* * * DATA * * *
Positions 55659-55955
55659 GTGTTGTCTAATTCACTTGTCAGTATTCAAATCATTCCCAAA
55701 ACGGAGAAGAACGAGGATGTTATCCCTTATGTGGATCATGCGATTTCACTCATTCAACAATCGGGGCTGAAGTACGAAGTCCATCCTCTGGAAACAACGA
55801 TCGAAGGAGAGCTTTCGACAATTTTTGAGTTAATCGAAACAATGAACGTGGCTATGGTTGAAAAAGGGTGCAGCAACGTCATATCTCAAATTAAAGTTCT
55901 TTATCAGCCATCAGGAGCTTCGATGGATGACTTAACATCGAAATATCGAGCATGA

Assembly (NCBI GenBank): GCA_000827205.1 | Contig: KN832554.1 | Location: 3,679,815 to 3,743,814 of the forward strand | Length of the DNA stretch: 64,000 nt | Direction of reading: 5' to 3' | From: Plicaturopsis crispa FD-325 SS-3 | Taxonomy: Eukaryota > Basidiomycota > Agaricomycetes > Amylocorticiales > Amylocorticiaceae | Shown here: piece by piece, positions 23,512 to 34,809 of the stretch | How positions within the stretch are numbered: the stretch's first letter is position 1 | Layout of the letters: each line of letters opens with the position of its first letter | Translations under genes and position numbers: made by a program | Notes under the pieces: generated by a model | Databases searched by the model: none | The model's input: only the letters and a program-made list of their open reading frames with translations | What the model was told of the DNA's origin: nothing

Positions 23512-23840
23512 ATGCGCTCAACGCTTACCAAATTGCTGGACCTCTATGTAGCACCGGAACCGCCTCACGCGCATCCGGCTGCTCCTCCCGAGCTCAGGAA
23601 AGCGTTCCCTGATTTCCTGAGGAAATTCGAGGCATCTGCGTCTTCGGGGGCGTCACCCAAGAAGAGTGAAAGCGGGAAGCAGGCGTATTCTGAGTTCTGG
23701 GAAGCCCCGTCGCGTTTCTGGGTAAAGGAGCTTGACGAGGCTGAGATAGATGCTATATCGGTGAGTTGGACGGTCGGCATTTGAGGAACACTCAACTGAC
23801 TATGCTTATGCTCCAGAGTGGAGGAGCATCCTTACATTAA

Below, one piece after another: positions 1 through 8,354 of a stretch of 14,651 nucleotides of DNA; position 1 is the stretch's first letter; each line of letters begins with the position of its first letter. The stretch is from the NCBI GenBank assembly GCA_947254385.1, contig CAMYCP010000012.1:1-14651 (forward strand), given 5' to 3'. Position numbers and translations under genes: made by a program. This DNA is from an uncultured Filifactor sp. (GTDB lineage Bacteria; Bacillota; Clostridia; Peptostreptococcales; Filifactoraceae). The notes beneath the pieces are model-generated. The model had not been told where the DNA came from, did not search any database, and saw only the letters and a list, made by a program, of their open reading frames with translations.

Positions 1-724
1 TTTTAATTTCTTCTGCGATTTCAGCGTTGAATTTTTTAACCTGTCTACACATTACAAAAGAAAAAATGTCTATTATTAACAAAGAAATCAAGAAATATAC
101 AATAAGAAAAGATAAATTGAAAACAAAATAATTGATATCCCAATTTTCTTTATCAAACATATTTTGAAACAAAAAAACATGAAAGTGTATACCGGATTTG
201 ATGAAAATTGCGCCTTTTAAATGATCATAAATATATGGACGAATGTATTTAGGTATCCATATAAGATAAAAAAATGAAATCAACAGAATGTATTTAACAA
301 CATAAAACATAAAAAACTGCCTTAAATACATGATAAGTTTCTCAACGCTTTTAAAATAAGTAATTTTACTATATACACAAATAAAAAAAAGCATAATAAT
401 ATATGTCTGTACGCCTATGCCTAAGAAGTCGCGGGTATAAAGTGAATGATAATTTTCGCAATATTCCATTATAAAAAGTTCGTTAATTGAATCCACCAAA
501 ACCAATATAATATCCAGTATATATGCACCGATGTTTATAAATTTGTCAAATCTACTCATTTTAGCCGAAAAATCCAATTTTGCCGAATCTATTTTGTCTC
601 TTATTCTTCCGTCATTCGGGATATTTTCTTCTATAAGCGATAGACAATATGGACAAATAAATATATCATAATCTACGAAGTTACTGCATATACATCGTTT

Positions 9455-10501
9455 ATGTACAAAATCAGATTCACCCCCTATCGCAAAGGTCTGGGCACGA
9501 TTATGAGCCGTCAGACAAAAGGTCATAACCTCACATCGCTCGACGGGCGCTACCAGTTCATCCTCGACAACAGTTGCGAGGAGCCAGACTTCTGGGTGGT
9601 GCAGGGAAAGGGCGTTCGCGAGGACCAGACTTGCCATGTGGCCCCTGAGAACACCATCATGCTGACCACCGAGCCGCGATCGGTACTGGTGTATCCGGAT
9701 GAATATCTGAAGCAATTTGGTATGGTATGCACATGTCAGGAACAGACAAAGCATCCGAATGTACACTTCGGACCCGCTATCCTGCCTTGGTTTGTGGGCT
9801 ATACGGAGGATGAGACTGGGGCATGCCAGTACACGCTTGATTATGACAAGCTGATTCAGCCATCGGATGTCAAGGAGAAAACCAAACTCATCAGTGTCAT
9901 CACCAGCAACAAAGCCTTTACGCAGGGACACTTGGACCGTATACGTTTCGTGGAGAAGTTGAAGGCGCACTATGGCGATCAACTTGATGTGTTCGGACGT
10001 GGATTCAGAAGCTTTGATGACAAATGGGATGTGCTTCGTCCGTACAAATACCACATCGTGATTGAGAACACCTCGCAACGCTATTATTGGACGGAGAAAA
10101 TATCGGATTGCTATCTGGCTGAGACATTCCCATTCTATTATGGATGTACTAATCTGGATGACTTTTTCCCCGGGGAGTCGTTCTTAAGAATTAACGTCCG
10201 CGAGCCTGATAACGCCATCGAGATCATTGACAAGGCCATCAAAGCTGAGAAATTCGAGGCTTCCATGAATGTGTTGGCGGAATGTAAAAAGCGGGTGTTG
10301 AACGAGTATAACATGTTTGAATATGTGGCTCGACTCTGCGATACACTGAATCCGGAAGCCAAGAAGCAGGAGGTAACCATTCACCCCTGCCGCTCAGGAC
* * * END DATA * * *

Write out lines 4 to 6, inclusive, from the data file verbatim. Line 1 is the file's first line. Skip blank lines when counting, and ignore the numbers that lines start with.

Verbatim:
55801 TCGAAGGAGAGCTTTCGACAATTTTTGAGTTAATCGAAACAATGAACGTGGCTATGGTTGAAAAAGGGTGCAGCAACGTCATATCTCAAATTAAAGTTCT
55901 TTATCAGCCATCAGGAGCTTCGATGGATGACTTAACATCGAAATATCGAGCATGA

Assembly (NCBI GenBank): GCA_000827205.1 | Contig: KN832554.1 | Location: 3,679,815 to 3,743,814 of the forward strand | Length of the DNA stretch: 64,000 nt | Direction of reading: 5' to 3' | From: Plicaturopsis crispa FD-325 SS-3 | Taxonomy: Eukaryota > Basidiomycota > Agaricomycetes > Amylocorticiales > Amylocorticiaceae | Shown here: piece by piece, positions 23,512 to 34,809 of the stretch | How positions within the stretch are numbered: the stretch's first letter is position 1 | Layout of the letters: each line of letters opens with the position of its first letter | Translations under genes and position numbers: made by a program | Notes under the pieces: generated by a model | Databases searched by the model: none | The model's input: only the letters and a program-made list of their open reading frames with translations | What the model was told of the DNA's origin: nothing